Worthington Industries Inc.s Pressure Cylinders business
is set to acquire a 75-percent stake in Arıtaş
Basınçlı Kaplar Sanayi AŞ (Aritas), an
Istanbul-based company that builds liquefied natural gas (LNG)
tanks, cryogenic vessels and systems.
The deal is contingent
on Turkish government approval, which is expected later this
month, Columbus, Ohio-based Worthington said.
products account for a majority of its sales, which totaled $40
million last year. For nearly a decade, it has been building
and servicing the virtual LNG pipeline in Turkey via LNG
transport trailers, LNG ISO containers, LNG bulk tanks and LNG
satellite stations for regasification.
Aritas also is
involved in LNG fueling systems, including those for natural
gas-powered ships. Its product portfolio ranges from tanks
holding up to 132,000 gallons and bulk tanks to transport
trailers and micro-bulk storage.
"We believe Aritas
will dramatically increase our ability to grow our LNG and
cryogenics businesses quickly and globally," Worthington
chairman and chief executive officer John McConnell said in a
experience and LNG product lineup fit our strategy to expand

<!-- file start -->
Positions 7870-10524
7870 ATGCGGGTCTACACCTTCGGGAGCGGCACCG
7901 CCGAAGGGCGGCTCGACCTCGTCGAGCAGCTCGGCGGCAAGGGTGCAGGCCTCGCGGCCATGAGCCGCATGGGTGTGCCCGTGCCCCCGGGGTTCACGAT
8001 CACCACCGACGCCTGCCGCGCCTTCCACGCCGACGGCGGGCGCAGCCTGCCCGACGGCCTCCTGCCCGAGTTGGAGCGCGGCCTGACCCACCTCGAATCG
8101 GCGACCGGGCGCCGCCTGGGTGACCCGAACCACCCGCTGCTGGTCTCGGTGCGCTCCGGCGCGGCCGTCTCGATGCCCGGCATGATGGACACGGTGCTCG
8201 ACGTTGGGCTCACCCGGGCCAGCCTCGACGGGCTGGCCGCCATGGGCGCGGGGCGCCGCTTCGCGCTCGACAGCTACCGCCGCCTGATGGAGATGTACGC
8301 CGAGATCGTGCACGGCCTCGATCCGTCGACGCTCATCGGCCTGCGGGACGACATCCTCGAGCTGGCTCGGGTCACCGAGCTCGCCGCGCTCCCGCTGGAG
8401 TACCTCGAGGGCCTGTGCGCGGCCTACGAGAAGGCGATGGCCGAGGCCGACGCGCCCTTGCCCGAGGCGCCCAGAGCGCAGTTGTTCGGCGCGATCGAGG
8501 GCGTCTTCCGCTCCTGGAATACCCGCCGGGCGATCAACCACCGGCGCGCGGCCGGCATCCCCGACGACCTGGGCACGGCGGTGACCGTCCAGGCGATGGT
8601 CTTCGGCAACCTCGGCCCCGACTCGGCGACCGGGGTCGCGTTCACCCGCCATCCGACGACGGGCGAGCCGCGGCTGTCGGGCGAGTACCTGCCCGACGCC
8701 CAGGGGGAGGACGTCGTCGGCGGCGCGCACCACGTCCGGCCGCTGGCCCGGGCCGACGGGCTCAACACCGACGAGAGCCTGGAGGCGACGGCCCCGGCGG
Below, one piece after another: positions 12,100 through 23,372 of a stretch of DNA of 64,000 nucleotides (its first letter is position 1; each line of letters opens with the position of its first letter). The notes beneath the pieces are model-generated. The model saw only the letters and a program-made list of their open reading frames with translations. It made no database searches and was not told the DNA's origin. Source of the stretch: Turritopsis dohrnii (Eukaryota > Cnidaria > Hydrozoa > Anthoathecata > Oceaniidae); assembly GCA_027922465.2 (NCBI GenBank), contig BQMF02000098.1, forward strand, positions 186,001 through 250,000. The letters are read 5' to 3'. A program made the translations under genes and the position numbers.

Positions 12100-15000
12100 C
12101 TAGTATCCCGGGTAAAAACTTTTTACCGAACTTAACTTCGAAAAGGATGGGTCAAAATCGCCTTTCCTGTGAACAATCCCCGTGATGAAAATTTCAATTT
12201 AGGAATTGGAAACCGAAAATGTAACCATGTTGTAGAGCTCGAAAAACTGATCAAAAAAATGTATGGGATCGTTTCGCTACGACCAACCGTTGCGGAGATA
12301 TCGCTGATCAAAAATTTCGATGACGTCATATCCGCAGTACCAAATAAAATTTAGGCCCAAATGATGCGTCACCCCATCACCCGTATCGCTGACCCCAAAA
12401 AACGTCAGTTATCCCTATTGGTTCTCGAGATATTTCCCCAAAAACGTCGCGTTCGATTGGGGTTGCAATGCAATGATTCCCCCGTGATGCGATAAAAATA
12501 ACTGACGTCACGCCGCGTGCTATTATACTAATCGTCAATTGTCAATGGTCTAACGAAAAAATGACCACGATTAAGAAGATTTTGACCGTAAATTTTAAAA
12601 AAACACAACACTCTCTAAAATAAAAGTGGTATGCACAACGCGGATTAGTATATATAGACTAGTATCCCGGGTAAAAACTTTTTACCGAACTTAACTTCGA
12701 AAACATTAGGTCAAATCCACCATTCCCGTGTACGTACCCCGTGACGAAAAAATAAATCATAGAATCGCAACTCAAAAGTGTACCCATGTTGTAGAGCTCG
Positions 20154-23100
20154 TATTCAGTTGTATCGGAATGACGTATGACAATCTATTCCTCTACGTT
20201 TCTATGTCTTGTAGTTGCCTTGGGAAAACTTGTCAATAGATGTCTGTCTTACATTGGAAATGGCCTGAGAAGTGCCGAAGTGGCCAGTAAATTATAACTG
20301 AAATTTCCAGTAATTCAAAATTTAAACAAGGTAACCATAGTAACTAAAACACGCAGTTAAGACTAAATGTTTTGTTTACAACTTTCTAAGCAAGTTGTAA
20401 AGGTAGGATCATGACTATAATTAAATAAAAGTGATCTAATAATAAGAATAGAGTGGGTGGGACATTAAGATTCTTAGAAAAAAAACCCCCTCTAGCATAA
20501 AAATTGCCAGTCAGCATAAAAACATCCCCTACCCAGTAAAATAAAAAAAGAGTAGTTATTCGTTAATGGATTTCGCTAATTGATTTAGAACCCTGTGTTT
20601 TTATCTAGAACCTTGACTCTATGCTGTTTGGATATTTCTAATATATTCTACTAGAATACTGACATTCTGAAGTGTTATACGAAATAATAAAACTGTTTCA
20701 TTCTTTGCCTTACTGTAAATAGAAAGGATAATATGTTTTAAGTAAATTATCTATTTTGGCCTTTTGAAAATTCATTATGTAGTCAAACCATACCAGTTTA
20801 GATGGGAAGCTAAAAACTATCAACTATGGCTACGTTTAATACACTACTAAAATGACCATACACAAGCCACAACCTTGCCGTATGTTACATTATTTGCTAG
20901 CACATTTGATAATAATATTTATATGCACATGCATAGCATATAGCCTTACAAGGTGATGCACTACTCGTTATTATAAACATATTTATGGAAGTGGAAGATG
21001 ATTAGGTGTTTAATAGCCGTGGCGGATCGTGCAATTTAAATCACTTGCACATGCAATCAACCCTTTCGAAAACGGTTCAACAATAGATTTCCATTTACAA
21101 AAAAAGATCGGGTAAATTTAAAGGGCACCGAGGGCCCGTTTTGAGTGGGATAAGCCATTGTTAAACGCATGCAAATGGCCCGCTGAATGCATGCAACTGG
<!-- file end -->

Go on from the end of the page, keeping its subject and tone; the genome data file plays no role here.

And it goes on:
our footprint in energy products, as well as products for
alternative fuels to power vehicles," Pressure Cylinders
president Andrew Billman said. "Aritas technology is
easily adaptable to markets it is currently not servicing,
including the Americas and Western Europe. Thoughtful
integration with our global sales force will help us drive
strong commercial synergies."
Aritas operates a
270,000-square-foot plant in Istanbul employing 300 people and
plans to build a second facility 125 miles away in the port
city of Bandirma, Turkey, which ultimately will double or
triple its existing capacity, according to Worthington.
"The fragmented and
regional nature of global LNG/cryogenic distribution and
storage presents an opportunity for (Worthington) to be a
future global consolidator," said Philip Gibbs, equities
analyst at Cleveland-based KeyBanc Capital Markets Inc. "Over
the long term, the venture could be much more accretive (to
earnings) as growth initiatives bear fruit."